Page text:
By Bruce Jervis
Prevailing wage statutes go back to the Great Depression era. The federal model, of course, is the Davis-Bacon Act. These laws, at the federal, state and local levels, create a mechanism for establishing minimum wage rates and fringe benefits for the various trade and labor categories on a particular public works project.
Prevailing wage laws have long been criticized as a tool of the labor unions. Too often, say critics, the “prevailing” wages are the same as those negotiated in collective bargaining agreements. This nullifies any competitive advantage of non-union contractors and inflates labor costs on public projects.
A case out of New Mexico highlights a recent amendment to that state’s prevailing wage law. The statute now mandates wages and fringe benefits based solely on collective bargaining agreements in the locality of the project. Public officials do not have discretion to deviate from the negotiated union rates.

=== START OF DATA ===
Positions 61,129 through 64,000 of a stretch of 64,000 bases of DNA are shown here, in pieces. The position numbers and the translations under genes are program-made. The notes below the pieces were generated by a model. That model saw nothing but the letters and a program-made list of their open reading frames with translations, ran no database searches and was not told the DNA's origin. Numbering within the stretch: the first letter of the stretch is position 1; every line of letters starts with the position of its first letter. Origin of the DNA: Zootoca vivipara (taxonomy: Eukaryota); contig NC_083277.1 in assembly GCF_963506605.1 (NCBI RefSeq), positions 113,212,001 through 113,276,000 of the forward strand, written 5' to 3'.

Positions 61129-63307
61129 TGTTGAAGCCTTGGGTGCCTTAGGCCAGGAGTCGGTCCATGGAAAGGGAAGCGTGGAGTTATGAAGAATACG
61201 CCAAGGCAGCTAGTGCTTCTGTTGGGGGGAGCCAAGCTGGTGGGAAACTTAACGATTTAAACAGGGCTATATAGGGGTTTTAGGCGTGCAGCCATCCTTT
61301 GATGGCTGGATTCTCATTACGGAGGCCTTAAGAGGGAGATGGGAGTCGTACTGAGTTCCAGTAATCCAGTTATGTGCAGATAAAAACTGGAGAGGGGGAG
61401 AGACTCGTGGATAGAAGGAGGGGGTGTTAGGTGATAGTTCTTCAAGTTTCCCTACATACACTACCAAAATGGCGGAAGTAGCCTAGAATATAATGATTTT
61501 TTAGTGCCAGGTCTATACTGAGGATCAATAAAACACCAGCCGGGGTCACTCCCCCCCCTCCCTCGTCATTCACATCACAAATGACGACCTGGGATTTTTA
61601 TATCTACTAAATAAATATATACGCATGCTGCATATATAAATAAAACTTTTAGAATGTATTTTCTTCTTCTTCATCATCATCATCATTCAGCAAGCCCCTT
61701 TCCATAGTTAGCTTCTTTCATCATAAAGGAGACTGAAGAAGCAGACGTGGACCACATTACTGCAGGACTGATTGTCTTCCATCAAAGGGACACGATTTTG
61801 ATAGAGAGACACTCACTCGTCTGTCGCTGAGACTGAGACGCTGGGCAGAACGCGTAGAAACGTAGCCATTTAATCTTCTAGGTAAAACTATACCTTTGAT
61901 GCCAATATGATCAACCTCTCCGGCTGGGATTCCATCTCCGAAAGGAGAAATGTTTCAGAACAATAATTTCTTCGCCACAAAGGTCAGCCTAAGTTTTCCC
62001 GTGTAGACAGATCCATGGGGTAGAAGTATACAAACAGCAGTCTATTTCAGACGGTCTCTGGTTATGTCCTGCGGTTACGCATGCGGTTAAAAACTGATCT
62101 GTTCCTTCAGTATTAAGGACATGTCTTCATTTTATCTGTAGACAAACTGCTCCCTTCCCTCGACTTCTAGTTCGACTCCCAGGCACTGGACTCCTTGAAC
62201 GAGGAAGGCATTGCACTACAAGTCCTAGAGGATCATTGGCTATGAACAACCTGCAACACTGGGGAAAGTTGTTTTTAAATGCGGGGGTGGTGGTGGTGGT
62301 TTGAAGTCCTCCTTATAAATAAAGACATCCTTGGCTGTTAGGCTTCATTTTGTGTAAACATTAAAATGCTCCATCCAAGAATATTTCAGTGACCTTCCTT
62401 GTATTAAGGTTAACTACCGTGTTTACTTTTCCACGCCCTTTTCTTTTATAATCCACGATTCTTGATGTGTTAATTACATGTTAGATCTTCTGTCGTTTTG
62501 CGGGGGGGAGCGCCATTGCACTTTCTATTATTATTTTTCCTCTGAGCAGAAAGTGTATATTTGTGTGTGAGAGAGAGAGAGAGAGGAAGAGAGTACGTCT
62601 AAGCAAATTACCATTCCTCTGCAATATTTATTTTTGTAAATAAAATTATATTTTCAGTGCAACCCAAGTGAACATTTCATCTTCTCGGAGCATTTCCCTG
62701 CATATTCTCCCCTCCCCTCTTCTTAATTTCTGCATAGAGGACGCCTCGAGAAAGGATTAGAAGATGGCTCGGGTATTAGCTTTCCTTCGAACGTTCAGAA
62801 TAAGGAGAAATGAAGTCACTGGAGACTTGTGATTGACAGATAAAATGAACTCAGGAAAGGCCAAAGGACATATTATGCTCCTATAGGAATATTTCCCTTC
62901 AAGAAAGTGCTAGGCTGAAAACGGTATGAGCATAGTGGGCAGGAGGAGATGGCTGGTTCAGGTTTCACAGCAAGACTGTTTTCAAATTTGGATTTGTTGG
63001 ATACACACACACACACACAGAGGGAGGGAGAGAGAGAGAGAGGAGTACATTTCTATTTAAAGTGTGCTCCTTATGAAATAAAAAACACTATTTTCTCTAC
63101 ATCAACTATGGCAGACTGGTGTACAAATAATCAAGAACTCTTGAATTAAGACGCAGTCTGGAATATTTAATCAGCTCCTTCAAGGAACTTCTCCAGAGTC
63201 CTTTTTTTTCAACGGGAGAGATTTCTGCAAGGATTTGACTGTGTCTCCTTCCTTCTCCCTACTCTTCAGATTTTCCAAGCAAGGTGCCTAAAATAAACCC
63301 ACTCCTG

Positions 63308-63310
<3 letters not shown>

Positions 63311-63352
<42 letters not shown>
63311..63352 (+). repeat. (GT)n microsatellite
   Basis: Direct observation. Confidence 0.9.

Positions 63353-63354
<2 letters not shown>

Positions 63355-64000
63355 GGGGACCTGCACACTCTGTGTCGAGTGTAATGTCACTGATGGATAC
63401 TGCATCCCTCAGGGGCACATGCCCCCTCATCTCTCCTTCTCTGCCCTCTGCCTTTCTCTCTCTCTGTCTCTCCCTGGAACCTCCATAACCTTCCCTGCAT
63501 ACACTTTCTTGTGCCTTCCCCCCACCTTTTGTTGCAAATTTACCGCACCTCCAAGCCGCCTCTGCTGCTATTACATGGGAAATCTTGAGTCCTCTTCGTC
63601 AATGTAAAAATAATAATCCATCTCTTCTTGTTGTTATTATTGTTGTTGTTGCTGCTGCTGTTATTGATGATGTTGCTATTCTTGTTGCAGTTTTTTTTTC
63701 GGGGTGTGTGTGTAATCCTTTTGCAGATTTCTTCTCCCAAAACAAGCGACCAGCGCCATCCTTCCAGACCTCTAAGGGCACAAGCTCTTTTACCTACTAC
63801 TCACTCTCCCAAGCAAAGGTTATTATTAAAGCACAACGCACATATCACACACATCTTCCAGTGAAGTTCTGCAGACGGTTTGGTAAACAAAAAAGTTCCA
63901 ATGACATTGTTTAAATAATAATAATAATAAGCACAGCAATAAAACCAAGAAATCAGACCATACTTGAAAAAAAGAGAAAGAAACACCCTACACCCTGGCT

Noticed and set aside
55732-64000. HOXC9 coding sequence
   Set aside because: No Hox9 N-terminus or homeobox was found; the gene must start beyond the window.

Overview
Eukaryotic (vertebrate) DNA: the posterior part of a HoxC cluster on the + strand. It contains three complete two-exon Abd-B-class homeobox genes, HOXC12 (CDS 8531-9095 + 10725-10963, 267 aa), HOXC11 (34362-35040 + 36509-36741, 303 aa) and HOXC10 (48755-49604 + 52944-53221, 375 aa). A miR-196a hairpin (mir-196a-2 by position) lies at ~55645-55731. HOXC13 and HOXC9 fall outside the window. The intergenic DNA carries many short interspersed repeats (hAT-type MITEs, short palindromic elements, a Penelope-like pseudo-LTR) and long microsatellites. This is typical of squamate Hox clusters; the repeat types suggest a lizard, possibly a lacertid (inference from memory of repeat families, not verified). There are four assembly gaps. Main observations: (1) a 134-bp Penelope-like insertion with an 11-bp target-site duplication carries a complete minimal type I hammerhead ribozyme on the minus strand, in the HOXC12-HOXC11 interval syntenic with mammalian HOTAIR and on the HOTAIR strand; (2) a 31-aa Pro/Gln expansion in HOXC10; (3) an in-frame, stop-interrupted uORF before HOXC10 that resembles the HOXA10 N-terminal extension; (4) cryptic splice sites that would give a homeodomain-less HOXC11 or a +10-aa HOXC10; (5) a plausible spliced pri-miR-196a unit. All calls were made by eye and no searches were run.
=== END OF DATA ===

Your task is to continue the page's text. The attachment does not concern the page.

At least the New Mexico statute is an express, rather than implicit, link to union collective bargaining agreements. Should there be any link at all? There are ongoing, longstanding efforts to repeal the Davis-Bacon Act. But is this politically feasible given current concerns with income disparity and inadequate hourly wages? Your comments are welcomed.